Here's The Thing About Those 2015 Forecasts

Barron’s can’t find any equity bears for 2015. 

We can’t either

But here’s the thing: both Business Insider and Barron’s are highlighting the S&P 500 outlooks of equity strategists at major Wall Street firms.

When I tweeted out Josh Brown’s write up on Barron’s 2015 forecasts, there were some comments to the effect of, “Well, not if Barron’s had asked me!” 

Great. But they didn’t ask you. They asked strategists from firms like Bank of America Merrill Lynch and Goldman Sachs. 

And here’s the thing to keep in mind about the role these folks serve at their various firms: these are the people who attend major client meetings, who meet with the media, who go on CNBC, who represent what is considered the “house view” on the S&P 500. 

On Twitter, I got trapped in a canoe with my editors Sam Ro and Henry Blodget, as well as Josh Brown and The Motley Fool’s Morgan Housel after Morgan asked if Barron’s “couldn’t find” any bearish strategists or “didn’t ask” any. 

(Footnote: Twitter canoes, or threaded conversations that you keep getting “@ mentioned” in but might no longer be participating in, are just the absolute worst. But if I had to get stuck in one, this is a fine group. The other problem: there is no unified link I can share to show you the whole threaded conversation.)

The question has an interesting answer, but here’s the key observation from Josh:

And this is, by far, the most important thing to keep in mind when writing, or thinking, or commenting on the 2015 outlooks people are talking about: who is making this call?

When we’re talking about equity strategists from major Wall Street firms, again, remember that we’re talking about folks who attend the most important meetings, who make the most public appearances, the folks who represent the entire firm. 

Someone like Jeremy Grantham or Nouriel Roubini has a different motivation than David Kostin or Savita Subramanian.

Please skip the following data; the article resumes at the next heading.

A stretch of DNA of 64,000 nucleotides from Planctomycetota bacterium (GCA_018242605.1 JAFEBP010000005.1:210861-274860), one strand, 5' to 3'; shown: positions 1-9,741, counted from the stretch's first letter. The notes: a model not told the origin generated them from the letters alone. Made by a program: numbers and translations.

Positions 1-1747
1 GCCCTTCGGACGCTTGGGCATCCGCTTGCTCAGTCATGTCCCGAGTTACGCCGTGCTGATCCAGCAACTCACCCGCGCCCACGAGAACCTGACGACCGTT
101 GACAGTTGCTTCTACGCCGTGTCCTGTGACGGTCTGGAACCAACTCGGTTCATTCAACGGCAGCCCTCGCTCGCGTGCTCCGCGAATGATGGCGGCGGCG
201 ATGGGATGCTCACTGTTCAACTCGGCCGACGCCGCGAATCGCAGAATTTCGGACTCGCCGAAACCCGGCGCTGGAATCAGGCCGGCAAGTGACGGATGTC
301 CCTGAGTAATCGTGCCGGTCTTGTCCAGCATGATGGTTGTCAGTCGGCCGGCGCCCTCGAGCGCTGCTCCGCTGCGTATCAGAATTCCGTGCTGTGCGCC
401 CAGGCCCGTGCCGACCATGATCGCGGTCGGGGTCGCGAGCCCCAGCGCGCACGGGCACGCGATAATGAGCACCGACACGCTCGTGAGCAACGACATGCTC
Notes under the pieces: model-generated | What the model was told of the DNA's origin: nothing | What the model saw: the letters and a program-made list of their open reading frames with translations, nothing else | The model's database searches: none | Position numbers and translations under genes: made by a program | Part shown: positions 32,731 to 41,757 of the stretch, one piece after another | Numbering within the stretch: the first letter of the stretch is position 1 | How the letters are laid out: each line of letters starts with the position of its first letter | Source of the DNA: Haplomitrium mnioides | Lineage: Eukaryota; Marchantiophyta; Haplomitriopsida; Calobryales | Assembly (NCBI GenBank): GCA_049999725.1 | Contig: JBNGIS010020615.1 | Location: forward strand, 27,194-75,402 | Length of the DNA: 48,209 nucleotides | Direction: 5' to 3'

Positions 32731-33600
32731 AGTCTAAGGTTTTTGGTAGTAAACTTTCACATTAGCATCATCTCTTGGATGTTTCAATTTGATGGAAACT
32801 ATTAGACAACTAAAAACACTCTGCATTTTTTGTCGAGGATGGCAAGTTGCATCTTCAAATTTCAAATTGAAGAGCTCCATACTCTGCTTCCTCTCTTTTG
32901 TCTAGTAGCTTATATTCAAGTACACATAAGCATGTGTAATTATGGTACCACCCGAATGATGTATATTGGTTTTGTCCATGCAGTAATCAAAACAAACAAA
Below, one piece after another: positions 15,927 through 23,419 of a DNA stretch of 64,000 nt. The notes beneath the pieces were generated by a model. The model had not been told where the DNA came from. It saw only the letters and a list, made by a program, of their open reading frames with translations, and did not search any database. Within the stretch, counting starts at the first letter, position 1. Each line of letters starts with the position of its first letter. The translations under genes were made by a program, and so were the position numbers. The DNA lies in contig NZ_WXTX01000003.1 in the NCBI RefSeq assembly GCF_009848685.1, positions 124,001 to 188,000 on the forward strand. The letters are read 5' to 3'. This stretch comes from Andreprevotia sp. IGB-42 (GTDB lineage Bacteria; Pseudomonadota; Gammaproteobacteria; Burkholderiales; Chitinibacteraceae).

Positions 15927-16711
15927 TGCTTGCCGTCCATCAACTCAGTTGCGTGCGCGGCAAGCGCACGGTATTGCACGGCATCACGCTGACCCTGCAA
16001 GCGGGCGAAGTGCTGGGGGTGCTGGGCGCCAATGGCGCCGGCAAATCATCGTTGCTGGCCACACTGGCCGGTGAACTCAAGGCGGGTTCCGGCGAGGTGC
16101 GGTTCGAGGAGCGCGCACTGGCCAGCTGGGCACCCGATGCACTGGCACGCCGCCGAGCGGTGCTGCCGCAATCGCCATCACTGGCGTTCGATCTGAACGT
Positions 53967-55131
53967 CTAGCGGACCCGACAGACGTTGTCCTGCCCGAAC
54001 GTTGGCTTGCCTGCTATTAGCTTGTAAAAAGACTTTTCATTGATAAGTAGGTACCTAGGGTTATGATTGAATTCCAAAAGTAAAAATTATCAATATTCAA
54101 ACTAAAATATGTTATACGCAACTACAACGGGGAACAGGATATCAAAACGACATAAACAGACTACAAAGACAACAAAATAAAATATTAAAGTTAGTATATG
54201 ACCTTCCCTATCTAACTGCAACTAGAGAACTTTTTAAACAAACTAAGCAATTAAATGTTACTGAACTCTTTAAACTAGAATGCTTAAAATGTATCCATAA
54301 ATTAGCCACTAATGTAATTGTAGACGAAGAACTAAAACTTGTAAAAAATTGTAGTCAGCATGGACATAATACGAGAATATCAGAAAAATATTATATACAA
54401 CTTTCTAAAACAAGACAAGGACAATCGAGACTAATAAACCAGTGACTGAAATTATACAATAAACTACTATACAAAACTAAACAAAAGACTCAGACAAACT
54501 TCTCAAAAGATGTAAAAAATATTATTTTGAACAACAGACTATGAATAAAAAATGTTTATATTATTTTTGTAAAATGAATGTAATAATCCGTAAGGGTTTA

And so yes, of course there are people who exist that think the stock market will go down in 2015, even the whole maths thing (if there are 6 billion people then at least one will think X) notwithstanding.

But among the biggest firms, the house view is that the stock market is going higher in 2015. 

You can take this any way you want. 

Henry is taking the under

Others might say Wall Street isn’t being nearly bullish enough.

Others will say this consensus is the sure sign of a market top and disaster will ensue in 2015 (like kind of happened in the Treasury market this year). 

But no matter what you think about it, I can’t stress enough how important it is to consider the source and context of these forecasts: the “house view” among major Wall Street firms is that stocks are going higher next year. 

A few weeks ago on Ello, Bloomberg’s Matt Boesler highlighted the following comment from Atlanta Fed Research Director David Altig: 
“Monetary policy is an exercise in risk management. Here is the probability of being wrong: 100 per cent. The question is what is the worst way to be wrong.”

And I think this applies to economic forecasting, equity market forecasting, even weather forecasting. It probably applies to all forecasting. 

We cannot, and never will, know the future. 

But if we’re compelled to try for various reasons — the newscast needs a weather forecast, our clients need a stock market forecast — then it behooves us as interpreters and digesters of these forecasts to consider the source, the process, and the very simple “why” of the forecast we’re looking at. 

Not that this makes it any easier — nor is it supposed to. 

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